Support. The driver of the last vehicle proceeding into the one-lane section is given a red flag (or other token) and instructed to deliver it to the flagger at the other end. The opposite flagger, upon receipt of the flag, then knows that traffic can be permitted to move in the other direction. A variation of this method is to replace the use of a flag with an official pilot car that follows the last road user vehicle proceeding through the section.

Guidance. The flag transfer method should be employed only where the one-way traffic is confined to a relatively short length of a road, usually no more than 1 mile long.

616.3.13 Pilot Car Method of One-Lane, Two-Way Traffic Control (MUTCD 6C.13)

Option. A pilot car may be used to guide a queue of vehicles through the TTC zone or detour.

Guidance. The pilot car should have the name of the contractor or contracting authority prominently displayed.

Standard. The PILOT CAR FOLLOW ME (G20-4) sign (see EPG 616.6.58) shall be mounted on the rear of the pilot vehicle.

A flagger shall be stationed on the approach to the activity area to control vehicular traffic until the pilot vehicle is available.

Pilot vehicles may be specified to supplement flaggers when the length of the one-lane, two-way operation exceeds one-half mile. In addition to the flagger sign series, a vehicle mounted G20-4 “Pilot Car Follow Me” sign and SPECIAL “Please Wait for Pilot Car” sign shall be used in pilot vehicle operations. The access control and signing for each side road located within the work area of the one-lane, two-way operation should be determined as discussed in EPG 616.3.10.1. Where applicable, the signing sequence for the side road should be supplemented with the “Please Wait for Pilot Car” sign. Refer to Fig. 616.2.6, Fig. 616.8.10 - MT.

When a pilot vehicle is used, traffic delays should be limited to 15 minutes. If the wait is longer, inform your supervisor and an additional pilot vehicle may be used to keep the delay time within the 15-minute limit.

616.3.14 Temporary Traffic Control Signal Method of One-Lane, Two-Way Traffic Control (MUTCD 6C.14)

Option. Traffic control signals may be used to control vehicular traffic movements in one-lane, two-way TTC zones (see Fig. 616.8.12 - MT and EPG 902 Signals).

Portable Signal Flagger Device (PSFD) Control. PSFDs are optional portable traffic control systems that may be used by the contractor to replace flagging operations for short-term lane closures on two-lane highways. In a typical flagging operation, a PSFD system requires four units with two units placed on either side of the roadway, in each direction. The primary benefit of the the PSFD is the safety enhancement to the flaggers. Refer to EPG 616.6.17.1 or Fig. 616.8.10c - MT.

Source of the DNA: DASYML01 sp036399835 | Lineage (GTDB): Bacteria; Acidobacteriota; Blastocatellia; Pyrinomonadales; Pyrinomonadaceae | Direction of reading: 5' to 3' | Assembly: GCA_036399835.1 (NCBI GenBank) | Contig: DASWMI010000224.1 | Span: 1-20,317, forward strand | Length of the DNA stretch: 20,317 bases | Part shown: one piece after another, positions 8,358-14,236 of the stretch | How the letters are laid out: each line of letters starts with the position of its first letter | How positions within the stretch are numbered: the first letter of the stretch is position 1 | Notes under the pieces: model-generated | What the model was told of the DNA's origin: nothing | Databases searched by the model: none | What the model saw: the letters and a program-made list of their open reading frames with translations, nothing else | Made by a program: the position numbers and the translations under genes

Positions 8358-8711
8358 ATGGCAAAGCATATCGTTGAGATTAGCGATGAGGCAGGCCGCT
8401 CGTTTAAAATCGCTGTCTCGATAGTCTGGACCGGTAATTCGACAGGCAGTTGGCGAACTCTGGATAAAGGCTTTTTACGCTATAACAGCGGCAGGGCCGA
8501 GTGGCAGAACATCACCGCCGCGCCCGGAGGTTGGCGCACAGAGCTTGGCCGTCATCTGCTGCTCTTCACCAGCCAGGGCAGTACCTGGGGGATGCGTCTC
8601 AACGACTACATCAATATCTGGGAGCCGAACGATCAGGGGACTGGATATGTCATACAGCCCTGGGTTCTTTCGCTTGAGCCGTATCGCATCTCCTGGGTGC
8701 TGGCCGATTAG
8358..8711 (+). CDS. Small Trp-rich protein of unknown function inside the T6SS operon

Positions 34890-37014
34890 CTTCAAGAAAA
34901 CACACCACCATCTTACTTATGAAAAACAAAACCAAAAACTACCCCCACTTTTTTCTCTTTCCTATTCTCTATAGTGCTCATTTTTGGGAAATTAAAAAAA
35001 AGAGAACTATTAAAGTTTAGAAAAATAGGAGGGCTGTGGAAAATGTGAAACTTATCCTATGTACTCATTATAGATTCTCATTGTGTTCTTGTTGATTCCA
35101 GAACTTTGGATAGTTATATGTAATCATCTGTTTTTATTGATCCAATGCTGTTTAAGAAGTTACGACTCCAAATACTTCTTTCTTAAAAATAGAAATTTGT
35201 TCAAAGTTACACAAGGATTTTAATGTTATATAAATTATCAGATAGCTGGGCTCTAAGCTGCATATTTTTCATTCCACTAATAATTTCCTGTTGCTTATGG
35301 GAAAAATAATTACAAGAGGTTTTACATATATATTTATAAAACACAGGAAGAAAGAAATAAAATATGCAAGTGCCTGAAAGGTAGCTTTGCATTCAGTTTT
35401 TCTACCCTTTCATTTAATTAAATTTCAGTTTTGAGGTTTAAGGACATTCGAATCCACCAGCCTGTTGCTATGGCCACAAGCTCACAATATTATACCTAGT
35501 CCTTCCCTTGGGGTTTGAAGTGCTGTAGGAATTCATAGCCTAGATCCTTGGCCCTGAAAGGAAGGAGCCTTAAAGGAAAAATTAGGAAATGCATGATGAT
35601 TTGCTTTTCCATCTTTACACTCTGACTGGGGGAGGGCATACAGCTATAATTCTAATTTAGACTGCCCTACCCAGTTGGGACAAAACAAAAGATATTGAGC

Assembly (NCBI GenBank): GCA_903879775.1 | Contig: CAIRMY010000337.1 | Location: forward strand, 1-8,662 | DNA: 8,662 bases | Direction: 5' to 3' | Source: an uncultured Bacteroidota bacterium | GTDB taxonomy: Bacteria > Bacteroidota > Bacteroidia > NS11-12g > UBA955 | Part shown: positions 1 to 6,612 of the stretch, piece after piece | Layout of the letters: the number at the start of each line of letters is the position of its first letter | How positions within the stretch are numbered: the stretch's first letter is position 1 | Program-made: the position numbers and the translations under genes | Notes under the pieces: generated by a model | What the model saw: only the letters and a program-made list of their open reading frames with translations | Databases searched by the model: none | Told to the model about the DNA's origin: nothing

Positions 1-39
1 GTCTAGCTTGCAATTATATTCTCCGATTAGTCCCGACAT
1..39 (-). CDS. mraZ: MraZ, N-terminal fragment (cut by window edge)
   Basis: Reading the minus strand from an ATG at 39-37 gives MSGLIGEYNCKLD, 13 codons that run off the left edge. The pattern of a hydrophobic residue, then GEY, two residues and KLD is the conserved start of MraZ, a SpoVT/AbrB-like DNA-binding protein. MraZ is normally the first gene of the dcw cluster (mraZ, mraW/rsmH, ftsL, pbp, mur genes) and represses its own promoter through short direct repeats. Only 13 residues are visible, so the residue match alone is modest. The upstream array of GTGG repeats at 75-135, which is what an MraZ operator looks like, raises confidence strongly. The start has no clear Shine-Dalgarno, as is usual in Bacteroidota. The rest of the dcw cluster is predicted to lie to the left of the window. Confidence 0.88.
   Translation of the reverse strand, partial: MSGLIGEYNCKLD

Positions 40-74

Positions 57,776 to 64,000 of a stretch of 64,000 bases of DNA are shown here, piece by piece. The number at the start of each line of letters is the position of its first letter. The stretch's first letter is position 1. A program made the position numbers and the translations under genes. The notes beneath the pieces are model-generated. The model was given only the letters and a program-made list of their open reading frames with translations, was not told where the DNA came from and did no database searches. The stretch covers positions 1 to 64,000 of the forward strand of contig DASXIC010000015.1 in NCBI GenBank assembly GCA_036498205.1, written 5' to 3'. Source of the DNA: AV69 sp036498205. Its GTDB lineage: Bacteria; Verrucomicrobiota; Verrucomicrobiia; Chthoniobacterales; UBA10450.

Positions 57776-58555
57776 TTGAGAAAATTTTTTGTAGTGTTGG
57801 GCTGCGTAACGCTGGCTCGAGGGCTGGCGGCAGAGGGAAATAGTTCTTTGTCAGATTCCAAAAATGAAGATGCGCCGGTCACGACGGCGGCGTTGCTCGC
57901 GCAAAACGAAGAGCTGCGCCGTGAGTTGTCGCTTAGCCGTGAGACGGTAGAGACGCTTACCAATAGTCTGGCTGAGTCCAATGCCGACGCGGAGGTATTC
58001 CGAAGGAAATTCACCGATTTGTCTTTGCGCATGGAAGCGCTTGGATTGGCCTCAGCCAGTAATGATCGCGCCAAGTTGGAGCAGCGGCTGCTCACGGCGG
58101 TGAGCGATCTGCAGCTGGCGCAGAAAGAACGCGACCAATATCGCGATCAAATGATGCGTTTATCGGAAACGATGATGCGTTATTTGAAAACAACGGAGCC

Portable Signal Flagger Devices
Portable Signal Flagger Devices

616.3.15 Stop or Yield Control Method of One-Lane, Two-Way Traffic Control (MUTCD 6C.15)

Option. STOP or YIELD signs may be used to control traffic on low-volume roads at a one-lane, two-way TTC zone when drivers are able to see the other end of the one-lane, two-way operation and have sufficient visibility of approaching vehicles.

Guidance. If the STOP or YIELD sign is installed for only one direction, then the STOP or YIELD sign should face road users who are driving on the side of the roadway that is closed for the work activity area (see Fig. 616.8.11 - MT).

616.3.16 Temporary Two-Lane, Two-Way Operations

Support. A temporary two-lane, two-way operation (head-to-head traffic) on one side of a normally divided highway is generally limited to rural locations. When head-to-head traffic is being considered, Design is contacted for concurrence. This type of traffic management may be used only after all of the following criteria are addressed and documented:

  • The benefit/cost of the two-lane, two-way operation compares favorably to the benefit/cost of other potential traffic control options (e.g., alternate routes, temporary lanes, construction staging, use of shoulders, etc.). The analysis is to include both construction and road user costs associated with each option.
  • A capacity analysis of the two-lane, two-way operation confirms this type of traffic management can reasonably accommodate the traffic volumes without detrimental delay to travelers.
  • The median shoulder width must be adequate for emergency stopping.

When a two-lane, two-way operation is used, the TCP must include provisions for separating opposing traffic throughout the length of the operation with temporary concrete traffic barrier or channelizing devices and temporary pavement marking as shown on Standard Plans 617.20, 616.10 and 620.10, respectively, except when the two-lane, two-way operation is located on an urban travelway and the posted speed limit prior to construction is less than 45 mph. The speed limit for head-to-head traffic is based on EPG 616.12 Work Zone Speed Limits. At these locations, all obstructions or fixed objects shall have protection provided for both directions of travel. This may require providing temporary installations of impact attenuators or crash cushions for guardrail, bridge ends, barrier walls, etc. on what would normally be the downstream side of the obstruction.

Crossovers constructed to facilitate two-lane, two-way operation are designed for speeds not less than 10 mph below the posted speed limit prior to construction, unless unusual site conditions exist. Crossovers are located where horizontal and vertical alignments provide sufficient sight distance.

For payment, the components (aggregate, asphalt, drainage, grading, etc.) of each crossover are calculated and the quantities added into the plans.